• How do root-clauses compare to embedded clauses or how do declarative sentences compare to other sentence-types in relation to these phenomena?

Experimental, corpus-based, descriptive, comparative, typological and theoretical studies are welcome.

Selected references:

Abels, K. & Muriungi, P. 2006. The focus particle in Kîîtharaka. In A. Schwarz & I. Fiedler (eds.), Papers on information structure in African languages. ZASPiL 42, 1-20. Berlin: ZAS.

Baker, M. 2003. Agreement, dislocation, and partial configurationality. In A. Carnie, H. Harley & M. A. Willie (eds.), Formal approaches to function in grammar: In honor of Eloise Jelinek. Amsterdam: John Benjamins.

Bostoen, K. & Mundeke, L. 2011. Passiveness and inversion in Mbuun (Bantu B87, DRC). Studies in Language 35(1). 72-111.

Bresnan, J. & Mchombo, S. 1987. Topic, pronoun and agreement in Chichewa. Language 63(4). 741-782.

Bresnan, J. & Kanerva, J. 1989. Locative inversion in Chichewa. Linguistic Inquiry 20. 1-50.

Cheng, L. & Downing, L. 2009. Where's the Topic in Zulu? In H. de Hoop & G. van Bergen (eds.), The Linguistic Review 26. 207-238.

Demuth, K. & Harford, C. 1999. Verb raising and subject inversion in comparative Bantu. Journal of African Languages and Linguistics 18. 1-19.

Downing, L. 2011. The prosody of 'dislocation' in selected Bantu languages. In L. Buell, K. Riedel & J. van der Wal (eds.), Movement and word order in Bantu, Lingua 121(5). 772-786.

Güldemann, T. 2007. Preverbal objects and information structure in Benue-Congo. In E. O. Aboh, K. Hartmann & M. Zimmermann (eds.), Focus strategies in African languages: The interaction of focus and grammar in Niger-Congo and Afro-Asiatic, 83-111. Trends in Linguistics – Studies and Monographs 191. Berlin: Mouton de Gruyter.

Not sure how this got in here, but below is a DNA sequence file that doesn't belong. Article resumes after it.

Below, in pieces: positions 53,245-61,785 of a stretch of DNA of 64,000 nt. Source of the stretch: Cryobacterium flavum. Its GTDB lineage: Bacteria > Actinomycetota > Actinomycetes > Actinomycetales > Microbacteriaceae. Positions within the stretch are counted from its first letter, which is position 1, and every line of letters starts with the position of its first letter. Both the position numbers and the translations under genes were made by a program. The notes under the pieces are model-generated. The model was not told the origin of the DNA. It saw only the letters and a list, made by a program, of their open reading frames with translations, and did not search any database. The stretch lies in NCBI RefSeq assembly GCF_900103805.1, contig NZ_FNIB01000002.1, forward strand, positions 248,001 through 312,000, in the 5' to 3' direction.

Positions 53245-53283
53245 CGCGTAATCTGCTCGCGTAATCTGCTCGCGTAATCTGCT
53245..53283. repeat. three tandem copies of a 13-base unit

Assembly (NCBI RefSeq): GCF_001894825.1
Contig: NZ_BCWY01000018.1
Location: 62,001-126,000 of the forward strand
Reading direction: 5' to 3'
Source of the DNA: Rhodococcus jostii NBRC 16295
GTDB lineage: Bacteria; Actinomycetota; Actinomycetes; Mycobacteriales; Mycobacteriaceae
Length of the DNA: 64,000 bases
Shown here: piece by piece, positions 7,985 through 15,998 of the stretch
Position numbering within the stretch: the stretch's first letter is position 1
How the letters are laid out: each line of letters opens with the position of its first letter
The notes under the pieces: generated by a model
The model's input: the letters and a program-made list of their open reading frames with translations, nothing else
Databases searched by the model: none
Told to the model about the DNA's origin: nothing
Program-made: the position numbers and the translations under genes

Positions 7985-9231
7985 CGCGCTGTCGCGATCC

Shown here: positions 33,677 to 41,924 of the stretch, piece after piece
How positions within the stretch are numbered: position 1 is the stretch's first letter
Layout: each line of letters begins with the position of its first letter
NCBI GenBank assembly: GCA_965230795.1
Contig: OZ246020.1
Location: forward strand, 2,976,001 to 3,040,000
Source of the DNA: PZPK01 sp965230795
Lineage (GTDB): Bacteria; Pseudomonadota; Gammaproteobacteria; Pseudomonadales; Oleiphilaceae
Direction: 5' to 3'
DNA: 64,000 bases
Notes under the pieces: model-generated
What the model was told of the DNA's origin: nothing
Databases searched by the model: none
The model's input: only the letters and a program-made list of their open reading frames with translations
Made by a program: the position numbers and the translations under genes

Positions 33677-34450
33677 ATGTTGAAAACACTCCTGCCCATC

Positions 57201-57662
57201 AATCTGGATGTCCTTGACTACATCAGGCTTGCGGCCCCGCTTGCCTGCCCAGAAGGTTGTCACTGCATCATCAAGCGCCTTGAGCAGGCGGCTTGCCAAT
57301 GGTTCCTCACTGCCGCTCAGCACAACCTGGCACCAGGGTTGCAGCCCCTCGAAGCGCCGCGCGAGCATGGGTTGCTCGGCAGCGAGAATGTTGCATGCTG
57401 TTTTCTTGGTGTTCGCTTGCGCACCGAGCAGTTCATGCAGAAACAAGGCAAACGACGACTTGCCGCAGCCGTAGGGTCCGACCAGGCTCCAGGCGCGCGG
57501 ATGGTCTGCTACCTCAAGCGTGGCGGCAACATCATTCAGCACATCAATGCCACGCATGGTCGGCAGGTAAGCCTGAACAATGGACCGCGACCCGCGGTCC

Hamlaoui, F. & Makasso, E.-M. 2011. Wh-questions and prosodic structuring in Bàsàa. In L. Downing (ed.), Questions in Bantu languages: prosodies and positions. ZASPiL 55. Berlin: ZAS.

Hamlaoui, F. & Makasso, E.-M. In prep. On focus-marking and the unavailability of inversion structures in the Bantu language Basaa (A43).

Mous, M. 1997. The position of the object in Tunen. In R.-M. Déchaine & V. Manfredi (eds.), Object positions in Benue-Kwa, 123-137. Den Haag: Holland Academic Graphics.

Morimoto, Y. 2006. Agreement properties and word order in comparative Bantu. In L. Downing, S. Zerbian & L. Marten (eds.), Papers in Bantu grammar and description. ZASPiL 43. Berlin: ZAS.

Thwala, N. 2006. On the subject-predicate relation and subject agreement in SiSwati. Southern African Linguistics and Applied Language Studies 24(3). 331-359.

Watters, J. 1979. Focus in Aghem: A study of its formal correlates and typology. In L. Hyman (ed.), Aghem grammatical structure, 137-197. University of Southern California.

Zeller, J. 2009. On clitic left dislocation in Zulu. In S. Ermisch (ed.), Focus and Topic in African languages, 131-156. Frankfurt African Studies Bulletin 18 Year 2006. Koeln: Ruediger Koeppe Verlag.

Zerbian, S. 2006. Expression of information structure in the Bantu language Northern Sotho. ZASPiL 45. Berlin: ZAS.